European cities are increasingly becoming more pedestrianised and bike-friendly. Does this have an economic cost or is it a win-win situation?
From Oslo to Helsinki, the list of cities across Europe introducing car-free initiatives is lengthening.
In the wake of growing anxieties about the climate crisis, removing cars from city centres - or at least restricting their access - has been shown to transform urban areas into safe places for walking and cycling while significantly reducing air and noise pollution.
But despite the benefits, removing cars from cities is not without controversy. Car dependency is deeply ingrained in urban life and is central to how we build cities, use land, and interact.
The recent protests and opposition in the historic English city of Oxford encapsulate many of the issues facing urban planners across Europe.
Protestors have taken to the streets with campaigners accusing council leaders of declaring war on cars and harming local businesses by restricting customers' access.
In the UK, the introduction of "low-traffic neighbourhoods" has met with significant opposition and is an increasingly hot political issue.
Across Europe, a host of initiatives being implemented to reduce car reliance range from increasing the cost of car ownership by raising parking costs to congestion charges and general restrictions.
Car-free cities generally mean fewer cars rather than no cars so vary from restricting the use of vehicles in certain areas or designated streets to removing parking spaces.
Push to restrict car usage
Barcelona is planning to transform the city by 2030 using "superblocks," neighbourhoods of nine blocks that restrict traffic to major roads with only residents and delivery vehicles allowed to drive there. Speed limits are set at 10 km/h thereby freeing up the streets to pedestrians and cyclists.
Campaigners in Berlin have ambitious plans to ban cars from an area equal to 88 square km encircled by the S-Bahn train network that would create the largest car-free urban area in the world.
Restricting car usage in our cities has numerous benefits including reducing emissions, improving air quality, and road safety but many business stakeholders oppose any plans to inconvenience drivers fearing it will impact on sales and revenue.
Many overestimate the role of car use to their customers whereas the evidence suggests that in cities that have adopted a car-free policy any reduction in the number of shoppers arriving by car is offset by a significant increase in the number of people arriving on foot, by bike or public transport.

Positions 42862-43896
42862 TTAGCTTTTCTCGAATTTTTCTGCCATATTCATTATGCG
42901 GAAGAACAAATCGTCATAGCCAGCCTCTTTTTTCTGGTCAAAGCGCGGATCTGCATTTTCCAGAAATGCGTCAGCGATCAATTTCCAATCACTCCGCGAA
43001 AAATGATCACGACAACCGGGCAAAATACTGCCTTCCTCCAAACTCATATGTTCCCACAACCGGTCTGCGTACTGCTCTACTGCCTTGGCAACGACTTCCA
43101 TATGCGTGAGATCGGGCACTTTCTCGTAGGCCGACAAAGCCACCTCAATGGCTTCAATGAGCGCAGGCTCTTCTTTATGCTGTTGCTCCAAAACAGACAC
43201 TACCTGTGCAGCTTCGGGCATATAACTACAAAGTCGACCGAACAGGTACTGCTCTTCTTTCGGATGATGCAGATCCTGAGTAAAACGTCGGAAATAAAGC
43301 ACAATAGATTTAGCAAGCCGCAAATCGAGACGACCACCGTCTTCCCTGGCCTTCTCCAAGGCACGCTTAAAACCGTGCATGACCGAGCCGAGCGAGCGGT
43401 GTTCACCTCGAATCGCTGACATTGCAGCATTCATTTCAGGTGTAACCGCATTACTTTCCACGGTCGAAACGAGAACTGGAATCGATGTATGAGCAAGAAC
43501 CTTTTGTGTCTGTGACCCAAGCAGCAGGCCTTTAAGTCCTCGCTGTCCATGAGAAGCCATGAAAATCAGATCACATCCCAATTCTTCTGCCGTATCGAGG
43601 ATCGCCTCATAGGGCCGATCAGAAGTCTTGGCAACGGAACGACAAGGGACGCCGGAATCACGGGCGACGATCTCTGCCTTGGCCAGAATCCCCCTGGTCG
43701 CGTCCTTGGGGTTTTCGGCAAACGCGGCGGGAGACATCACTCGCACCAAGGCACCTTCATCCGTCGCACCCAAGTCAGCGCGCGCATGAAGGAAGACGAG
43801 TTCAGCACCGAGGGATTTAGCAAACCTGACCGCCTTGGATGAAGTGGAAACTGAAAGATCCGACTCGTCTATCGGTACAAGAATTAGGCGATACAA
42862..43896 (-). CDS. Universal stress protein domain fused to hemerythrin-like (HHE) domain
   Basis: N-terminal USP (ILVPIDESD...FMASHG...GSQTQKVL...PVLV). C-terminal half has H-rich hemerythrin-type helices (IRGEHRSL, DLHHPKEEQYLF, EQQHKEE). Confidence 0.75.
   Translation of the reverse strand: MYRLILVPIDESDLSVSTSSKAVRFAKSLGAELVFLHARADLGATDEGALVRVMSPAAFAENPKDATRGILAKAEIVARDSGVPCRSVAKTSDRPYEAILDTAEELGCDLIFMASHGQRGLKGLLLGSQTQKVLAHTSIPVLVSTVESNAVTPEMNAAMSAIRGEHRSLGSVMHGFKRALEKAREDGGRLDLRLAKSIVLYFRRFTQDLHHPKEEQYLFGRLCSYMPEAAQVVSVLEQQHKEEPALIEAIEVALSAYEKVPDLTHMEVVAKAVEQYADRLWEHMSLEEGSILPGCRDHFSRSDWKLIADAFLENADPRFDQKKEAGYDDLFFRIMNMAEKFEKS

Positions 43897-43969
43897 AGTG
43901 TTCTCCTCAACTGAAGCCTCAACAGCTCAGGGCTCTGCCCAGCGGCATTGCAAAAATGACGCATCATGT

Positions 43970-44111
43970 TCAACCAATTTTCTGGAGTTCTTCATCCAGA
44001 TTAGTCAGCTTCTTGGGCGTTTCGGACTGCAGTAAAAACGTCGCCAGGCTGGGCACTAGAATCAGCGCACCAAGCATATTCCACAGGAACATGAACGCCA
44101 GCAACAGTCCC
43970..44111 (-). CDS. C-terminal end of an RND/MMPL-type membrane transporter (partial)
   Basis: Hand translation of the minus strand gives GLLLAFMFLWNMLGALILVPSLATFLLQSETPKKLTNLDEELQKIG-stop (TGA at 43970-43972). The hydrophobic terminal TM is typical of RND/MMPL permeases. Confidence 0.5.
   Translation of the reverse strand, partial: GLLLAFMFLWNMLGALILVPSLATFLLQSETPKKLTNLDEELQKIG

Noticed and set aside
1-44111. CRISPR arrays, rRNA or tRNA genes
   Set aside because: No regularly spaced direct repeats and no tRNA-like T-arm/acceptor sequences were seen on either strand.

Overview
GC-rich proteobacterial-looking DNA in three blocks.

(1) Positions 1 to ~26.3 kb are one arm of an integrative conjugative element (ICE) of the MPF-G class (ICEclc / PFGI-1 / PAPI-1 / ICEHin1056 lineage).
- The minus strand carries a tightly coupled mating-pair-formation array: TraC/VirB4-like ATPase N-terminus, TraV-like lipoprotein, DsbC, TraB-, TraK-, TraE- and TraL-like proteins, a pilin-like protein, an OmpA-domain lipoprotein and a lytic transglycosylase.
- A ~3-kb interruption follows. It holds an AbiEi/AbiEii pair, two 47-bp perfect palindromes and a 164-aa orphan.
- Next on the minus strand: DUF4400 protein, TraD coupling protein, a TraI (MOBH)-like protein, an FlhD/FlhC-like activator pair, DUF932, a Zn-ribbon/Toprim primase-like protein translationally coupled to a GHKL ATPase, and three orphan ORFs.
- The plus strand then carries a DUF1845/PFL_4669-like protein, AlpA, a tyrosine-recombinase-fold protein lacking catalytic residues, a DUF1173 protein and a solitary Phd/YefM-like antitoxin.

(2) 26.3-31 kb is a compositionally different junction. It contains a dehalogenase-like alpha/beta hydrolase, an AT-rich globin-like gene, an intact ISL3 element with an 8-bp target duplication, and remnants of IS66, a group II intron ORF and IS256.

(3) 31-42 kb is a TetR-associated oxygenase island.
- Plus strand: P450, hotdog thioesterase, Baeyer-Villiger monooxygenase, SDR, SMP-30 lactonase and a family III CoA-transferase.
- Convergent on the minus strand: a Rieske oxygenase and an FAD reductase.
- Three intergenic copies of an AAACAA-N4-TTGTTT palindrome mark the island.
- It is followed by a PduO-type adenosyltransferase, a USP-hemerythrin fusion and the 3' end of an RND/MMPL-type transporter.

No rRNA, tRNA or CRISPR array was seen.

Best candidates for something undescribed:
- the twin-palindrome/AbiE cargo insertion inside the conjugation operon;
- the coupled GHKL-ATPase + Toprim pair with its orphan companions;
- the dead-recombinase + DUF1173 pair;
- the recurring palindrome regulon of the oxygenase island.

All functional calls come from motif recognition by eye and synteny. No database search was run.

In addition, these shoppers tend to visit shops more frequently supporting the view that car-free urban planning has considerable potential to positively impact businesses.
Increased footfall for businesses
A 2016 study of over 100 cities showed that footfall increased on pedestrian-only streets resulting in retail sales also rising by around 49 per cent.
For high streets and urban centres faced with dwindling shopper numbers and stiff competition from online retailers, pedestrianisation can provide new opportunities to revitalise urban economies.
A 2019 study on the "Madrid Central" low-emission zone found that sales increased during the Christmas period compared to the previous year. Similarly in Oslo, where car traffic in the city centre has been scaled back considerably since 2016, no reduction in customers and or turnover was experienced.
Data from Copenhagen about the relationship between the turnover in shops and the transport mode used for shopping shows that cycling customers shop more often and spend more in total than motorists.
A 2018 study by Living Streets Scotland reviewed data from a host of cities and concluded that when pedestrians experience improvement footfall increases by anything from 20 to 35 per cent.
Removal of car parking spaces is an option that is regularly opposed by business stakeholders as it is wrongly assumed that more parking will generate more customers.
Rise in land values due to liveability
However, research shows that the availability of a parking space at a destination determines the mode of transport used, ie whether to take the car or leave it at home but not the decision to travel. So, when car parking spaces are reduced, this does not negatively impact trade.
Removing or restricting cars in a city increases liveability, which in turn leads to a rise in land values. Numerous studies show that reducing car use on streets leads to a rise in the value of commercial and residential properties.
The Economist’s Global Liveability Index ranks cities according to how liveable they are and car-free cities like Vienna and Copenhagen frequently figure high on the list (first and second in 2023, respectively).
By 2050, more than two-thirds of us will live in cities so how we deal with urban areas is crucial to meeting our climate change goals.
The move to restrict cars in our cities is part of an overall goal to shift the focus away from cars and car dependency and by doing so improve quality of life as cities become places for people.
The evidence is overwhelming car-free initiatives create more liveable spaces that bring real economic benefits.